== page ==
Its always great to connect our students to opportunities that allow them to travel abroad, immerse themselves in different cultures and practice their construction skills. Over winter break, a group of students traveled to Peru while another group traveled to Rwanda.
One group of students traveled to Lima, which lies in the heart of Peru. They visited numerous historical sites that boasted large and intricate structures which are highly impressive given the time in history that they were built. In Arequipa, they visited the Monasterio de Santa Catalina. The Monastery showed how life was like for the sisters. The nuns had beds under arcs to protect themselves in times of earthquakes. They were able to observe how these individuals received naturally supplied water from the river at higher elevation through an ancient well that used to work with a pipeline.
During the last six days of the trip the student group worked on a community center, a school, a playground and rebuilding houses that were destroyed by the heavy rains last year. “We [student group] had fun and learned hands on about various types of construction with the help of Dr. McCoy, Walid Thabet and two professors along with their architectural students from the Universidad De Piura,” Construction Engineering and Management student Raj Tanawade said. At the end of trip the group was able to present all of their hard work back to the community.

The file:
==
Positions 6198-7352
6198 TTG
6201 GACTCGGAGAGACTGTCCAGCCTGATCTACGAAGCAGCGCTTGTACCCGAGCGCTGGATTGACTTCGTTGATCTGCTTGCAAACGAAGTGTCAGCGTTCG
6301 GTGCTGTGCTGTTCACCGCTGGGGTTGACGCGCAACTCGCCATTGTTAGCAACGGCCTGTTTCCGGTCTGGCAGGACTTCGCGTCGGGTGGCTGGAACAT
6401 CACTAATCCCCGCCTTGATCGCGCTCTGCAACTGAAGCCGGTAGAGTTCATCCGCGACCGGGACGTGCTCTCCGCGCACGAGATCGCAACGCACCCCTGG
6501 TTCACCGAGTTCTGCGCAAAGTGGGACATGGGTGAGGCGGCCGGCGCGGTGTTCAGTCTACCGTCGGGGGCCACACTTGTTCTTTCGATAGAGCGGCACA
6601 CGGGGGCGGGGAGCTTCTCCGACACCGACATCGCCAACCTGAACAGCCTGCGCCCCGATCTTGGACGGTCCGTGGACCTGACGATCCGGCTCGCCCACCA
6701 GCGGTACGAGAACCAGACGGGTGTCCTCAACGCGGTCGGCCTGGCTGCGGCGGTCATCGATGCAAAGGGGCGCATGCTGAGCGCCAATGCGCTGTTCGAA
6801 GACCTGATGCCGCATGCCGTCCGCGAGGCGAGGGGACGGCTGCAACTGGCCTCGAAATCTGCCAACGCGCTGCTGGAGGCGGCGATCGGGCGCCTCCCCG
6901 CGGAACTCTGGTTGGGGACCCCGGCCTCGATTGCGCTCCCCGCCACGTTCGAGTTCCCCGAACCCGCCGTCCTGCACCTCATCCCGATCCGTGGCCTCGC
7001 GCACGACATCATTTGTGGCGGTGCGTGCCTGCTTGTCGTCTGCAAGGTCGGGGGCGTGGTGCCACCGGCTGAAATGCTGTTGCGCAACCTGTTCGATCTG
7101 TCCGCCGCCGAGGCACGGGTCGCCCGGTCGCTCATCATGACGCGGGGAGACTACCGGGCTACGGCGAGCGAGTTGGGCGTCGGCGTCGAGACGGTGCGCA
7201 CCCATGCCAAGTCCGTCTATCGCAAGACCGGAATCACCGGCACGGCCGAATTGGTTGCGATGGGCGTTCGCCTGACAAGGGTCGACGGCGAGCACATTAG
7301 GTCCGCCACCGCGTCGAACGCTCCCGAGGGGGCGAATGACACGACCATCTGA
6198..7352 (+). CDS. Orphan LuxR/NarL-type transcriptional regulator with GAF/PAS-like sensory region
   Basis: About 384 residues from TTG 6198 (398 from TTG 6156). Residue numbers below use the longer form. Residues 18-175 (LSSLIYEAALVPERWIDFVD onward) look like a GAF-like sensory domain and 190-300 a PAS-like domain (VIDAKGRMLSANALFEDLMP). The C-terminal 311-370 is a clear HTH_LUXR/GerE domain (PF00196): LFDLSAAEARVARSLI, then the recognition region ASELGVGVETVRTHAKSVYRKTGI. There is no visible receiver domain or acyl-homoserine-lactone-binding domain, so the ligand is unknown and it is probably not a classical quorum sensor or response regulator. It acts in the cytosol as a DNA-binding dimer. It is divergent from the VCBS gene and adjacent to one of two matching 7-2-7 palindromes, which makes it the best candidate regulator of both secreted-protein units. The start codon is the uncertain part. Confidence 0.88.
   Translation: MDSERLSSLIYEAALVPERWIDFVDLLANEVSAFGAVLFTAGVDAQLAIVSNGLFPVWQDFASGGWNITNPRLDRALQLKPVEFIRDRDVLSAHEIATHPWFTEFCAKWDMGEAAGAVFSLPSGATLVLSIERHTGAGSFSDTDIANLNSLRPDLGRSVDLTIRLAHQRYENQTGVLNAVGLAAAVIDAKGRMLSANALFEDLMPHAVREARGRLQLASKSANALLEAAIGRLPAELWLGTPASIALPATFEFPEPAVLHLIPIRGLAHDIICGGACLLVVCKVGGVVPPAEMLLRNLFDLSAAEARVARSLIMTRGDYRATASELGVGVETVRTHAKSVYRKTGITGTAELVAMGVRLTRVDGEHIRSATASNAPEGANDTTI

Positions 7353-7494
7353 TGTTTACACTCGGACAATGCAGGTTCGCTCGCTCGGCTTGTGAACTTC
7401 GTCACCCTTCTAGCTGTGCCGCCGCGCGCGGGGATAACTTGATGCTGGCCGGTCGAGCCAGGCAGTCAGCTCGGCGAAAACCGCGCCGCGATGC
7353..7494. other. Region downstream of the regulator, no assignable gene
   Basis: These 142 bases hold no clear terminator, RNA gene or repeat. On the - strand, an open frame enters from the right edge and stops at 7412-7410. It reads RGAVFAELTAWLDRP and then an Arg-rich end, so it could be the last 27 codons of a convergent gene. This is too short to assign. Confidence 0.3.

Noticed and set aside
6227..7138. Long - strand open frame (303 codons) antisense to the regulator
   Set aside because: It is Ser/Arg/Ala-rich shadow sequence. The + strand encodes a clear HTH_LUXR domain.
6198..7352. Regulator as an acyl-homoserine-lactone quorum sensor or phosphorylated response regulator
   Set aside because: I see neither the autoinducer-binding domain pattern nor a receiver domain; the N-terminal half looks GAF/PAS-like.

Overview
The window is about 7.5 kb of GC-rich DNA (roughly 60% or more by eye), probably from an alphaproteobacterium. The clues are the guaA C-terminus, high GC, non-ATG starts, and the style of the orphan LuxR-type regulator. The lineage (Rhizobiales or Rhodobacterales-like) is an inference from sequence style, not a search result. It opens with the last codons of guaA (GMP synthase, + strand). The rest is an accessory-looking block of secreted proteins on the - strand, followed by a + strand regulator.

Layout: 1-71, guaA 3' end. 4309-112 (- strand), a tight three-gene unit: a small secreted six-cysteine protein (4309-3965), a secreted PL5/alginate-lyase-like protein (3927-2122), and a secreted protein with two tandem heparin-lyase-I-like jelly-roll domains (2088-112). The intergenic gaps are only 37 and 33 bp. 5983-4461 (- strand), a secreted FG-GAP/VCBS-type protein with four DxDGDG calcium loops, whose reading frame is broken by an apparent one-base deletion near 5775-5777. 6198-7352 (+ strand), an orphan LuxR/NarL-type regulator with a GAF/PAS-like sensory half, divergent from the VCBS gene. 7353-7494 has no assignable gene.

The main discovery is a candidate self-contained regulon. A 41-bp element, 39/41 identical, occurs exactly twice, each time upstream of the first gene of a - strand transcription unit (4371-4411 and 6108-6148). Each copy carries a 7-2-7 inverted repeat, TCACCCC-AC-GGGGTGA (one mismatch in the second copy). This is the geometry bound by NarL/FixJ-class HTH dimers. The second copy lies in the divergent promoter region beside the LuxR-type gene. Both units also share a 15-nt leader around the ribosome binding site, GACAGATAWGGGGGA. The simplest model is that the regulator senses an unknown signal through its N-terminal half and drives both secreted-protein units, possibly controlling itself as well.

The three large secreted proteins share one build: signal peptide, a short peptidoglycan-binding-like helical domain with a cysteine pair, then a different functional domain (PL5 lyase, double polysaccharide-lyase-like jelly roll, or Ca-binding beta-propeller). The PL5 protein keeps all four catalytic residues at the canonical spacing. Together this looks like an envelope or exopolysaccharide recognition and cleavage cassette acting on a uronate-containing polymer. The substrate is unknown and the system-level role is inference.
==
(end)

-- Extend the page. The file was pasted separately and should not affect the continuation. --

The second group of students, consisting of engineering students across all majors, traveled to Rilima, Rwanda. Rilima was desperate for a waste infrastructure. Only a few individuals had pit latrines but the majority were not that fortunate. The purpose of this trip was to build three composting latrines for the community. This project was sponsored by Brooke Baugher, a master’s student at Virginia Tech studying civil engineering. Together the student group designed the latrines at Virginia Tech and constructed their design in Rilima.
This experience helped the student group enhance their knowledge of both design and construction processes along with improving their ability to work with global clients. “The most rewarding part of the trip for me was the celebration we had on the last night after we had completed construction. We celebrated with the local masons and workers who had made enormous contributions to the project,” Civil Engineering student Andrew Manion said.
These experiences allowed the students to collaborate internationally and help communities in need.